Professor Evelyn Goh's name will sit alongside distinguished scholars such as Beatice Webb, John Maynard Keynes and Sir Winston Churchill as Fellows of the British Academy.
Professor Evelyn Goh will take her expertise on East Asia to a new stage after being elected as a Fellow of the British Academy – a prestigious professional body for international scholars in the humanities and social sciences.
Goh came to Australia via the universities of Oxford and London, so it will be a homecoming of sorts when she is formally inducted as one of 85 new Fellows of the British Academy this year.
The British Academy has recognised many distinguished scholars, including John Maynard Keynes, Isaiah Berlin, C.S. Lewis and Henry Moore, Dame Frances Yates, Sir Winston Churchill, Seamus Heaney and Beatrice Webb.
Goh says she will use her fellowship to help garner the bodies of knowledge from the non-western world to change existing theories and assumptions about international order, at a time when world order is being challenged.
As the Shedden Professor of Strategic Policy Studies at the ANU Strategic and Defence Studies Centre and Director of the Southeast Asia Institute, Goh’s expertise in strategy, statecraft, security and international relations is highly sought after.
Goh was once introduced by an Asian foreign affairs secretary at a policy convention as “one of the few scholars who is just as well-known in Washington DC and as she is in Beijing”.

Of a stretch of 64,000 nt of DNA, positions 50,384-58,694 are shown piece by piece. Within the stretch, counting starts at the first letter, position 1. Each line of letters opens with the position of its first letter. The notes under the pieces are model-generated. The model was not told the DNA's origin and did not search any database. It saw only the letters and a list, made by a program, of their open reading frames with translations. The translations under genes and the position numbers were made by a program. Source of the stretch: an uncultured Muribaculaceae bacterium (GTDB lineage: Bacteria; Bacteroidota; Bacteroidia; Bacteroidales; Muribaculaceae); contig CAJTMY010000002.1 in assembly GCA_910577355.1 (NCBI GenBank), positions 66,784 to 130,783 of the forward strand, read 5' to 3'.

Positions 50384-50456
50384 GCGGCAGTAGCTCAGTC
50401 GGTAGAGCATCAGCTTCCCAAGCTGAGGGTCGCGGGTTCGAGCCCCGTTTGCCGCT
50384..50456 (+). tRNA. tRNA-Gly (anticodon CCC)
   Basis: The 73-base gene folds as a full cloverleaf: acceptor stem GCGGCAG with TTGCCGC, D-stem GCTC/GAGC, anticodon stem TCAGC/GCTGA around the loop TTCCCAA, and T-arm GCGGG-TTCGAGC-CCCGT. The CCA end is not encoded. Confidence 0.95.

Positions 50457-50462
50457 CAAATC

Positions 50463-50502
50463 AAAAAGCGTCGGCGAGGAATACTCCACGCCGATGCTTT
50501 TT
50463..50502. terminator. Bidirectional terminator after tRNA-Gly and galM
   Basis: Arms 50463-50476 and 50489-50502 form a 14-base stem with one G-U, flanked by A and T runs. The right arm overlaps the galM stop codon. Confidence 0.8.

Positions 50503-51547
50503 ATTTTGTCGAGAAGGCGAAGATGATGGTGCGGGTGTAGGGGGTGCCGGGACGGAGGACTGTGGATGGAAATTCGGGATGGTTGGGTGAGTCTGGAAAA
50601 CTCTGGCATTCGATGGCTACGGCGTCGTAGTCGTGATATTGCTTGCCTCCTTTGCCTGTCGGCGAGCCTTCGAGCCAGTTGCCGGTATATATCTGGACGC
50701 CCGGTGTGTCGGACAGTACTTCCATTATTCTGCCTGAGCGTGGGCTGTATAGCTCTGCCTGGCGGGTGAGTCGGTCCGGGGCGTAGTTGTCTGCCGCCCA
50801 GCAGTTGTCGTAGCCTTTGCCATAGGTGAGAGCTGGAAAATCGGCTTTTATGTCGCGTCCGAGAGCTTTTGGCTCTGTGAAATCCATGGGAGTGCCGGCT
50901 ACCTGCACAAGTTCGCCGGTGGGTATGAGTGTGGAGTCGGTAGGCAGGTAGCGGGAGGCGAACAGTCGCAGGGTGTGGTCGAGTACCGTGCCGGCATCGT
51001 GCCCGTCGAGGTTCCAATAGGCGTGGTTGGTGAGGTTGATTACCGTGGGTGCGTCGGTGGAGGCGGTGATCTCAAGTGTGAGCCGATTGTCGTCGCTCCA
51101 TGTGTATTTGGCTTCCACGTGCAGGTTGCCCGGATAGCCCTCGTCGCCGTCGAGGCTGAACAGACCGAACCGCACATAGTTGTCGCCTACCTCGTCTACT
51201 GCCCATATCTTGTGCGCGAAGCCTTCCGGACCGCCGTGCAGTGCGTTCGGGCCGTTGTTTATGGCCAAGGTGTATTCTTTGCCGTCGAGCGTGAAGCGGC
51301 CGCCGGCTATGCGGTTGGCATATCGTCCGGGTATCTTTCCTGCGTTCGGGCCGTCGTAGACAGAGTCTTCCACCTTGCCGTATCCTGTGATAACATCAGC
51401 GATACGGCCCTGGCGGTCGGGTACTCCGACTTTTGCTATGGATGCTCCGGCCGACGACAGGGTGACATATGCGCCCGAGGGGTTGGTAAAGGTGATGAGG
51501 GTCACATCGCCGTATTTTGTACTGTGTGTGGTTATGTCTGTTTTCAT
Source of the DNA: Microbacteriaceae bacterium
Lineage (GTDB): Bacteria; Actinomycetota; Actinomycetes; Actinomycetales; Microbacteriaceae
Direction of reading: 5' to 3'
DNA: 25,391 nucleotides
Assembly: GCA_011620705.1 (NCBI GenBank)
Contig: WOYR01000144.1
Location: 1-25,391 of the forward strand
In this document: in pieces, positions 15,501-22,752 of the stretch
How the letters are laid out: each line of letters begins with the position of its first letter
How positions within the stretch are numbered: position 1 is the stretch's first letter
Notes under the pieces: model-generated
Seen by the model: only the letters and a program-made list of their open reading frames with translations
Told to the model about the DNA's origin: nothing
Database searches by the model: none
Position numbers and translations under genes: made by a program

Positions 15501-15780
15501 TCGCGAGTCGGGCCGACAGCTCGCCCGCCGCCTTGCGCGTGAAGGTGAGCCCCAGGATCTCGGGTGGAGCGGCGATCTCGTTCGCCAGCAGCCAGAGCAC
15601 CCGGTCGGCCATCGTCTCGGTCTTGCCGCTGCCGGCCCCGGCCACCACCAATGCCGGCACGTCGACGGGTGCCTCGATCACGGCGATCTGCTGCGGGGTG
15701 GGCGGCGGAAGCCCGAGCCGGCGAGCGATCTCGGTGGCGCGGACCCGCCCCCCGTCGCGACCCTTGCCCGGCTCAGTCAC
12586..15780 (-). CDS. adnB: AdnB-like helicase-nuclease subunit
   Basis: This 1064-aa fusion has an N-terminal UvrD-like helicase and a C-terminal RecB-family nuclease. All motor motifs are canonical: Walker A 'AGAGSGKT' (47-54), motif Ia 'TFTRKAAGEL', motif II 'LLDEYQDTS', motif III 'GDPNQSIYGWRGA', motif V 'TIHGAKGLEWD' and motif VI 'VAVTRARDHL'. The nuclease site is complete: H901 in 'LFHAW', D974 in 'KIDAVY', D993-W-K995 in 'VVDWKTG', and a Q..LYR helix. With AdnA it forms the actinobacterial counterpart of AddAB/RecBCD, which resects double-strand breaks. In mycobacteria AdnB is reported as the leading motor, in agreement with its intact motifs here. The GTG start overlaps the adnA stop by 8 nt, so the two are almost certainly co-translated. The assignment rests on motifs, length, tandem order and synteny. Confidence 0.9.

Since joining ANU in 2013, Goh has helped attract experts and train students in Asian security and international relations, especially female scholars.
Goh is widely published and cited and receives between 30-40 international speaking invitations annually while serving on the editorial boards of 10 academic journals.
Goh says it was a great honour to be nominated.
“Someone asked me what I had to do to be elected as a Fellow, and the short answer is, nothing,” she says.
“Unlike some other fellowships, nominees cannot be involved at any stage in the process and are nominated by existing fellows and assessed based on the Academy’s knowledge of their published work and record of international engagement.
“This Fellowship is also an accolade for the ANU, and an explicitly recognised marker of excellence, so isn’t that the best kind of recognition that your work speaks for itself.
“To my knowledge, it has been quite a while since scholars based at the ANU have been elected to the British Academy.”
Current British Academy Fellows at the ANU include Emeritus Professor Tony Reid, Professor Nick Evans, Emeritus Professor Bob Goodin and Professor Philip Petit.
The Fellowship recognises Goh’s international distinction, evidenced by her published work on US-China and China-Japan relations, historical and contemporary East Asian orders, and Southeast Asian security strategies.
Reacting to the news of Goh’s election to the British Academy, Dean of the College of Asia and the Pacific Professor Helen Sullivan, said it was a “wonderful acknowledgement of Evelyn’s scholarly contribution”.
Welcoming the 2022 Fellows, the new president of the British Academy, Professor Julia Black, said she was delighted to welcome so many new female Fellows.
“While I hope this means that the tide is finally turning for women in academia, there is still much to do to make the research world diverse and open to all,” she says.
ANU has received almost $10m to bolster Australia's capabilities in nuclear and radiation science, and plant biosecurity.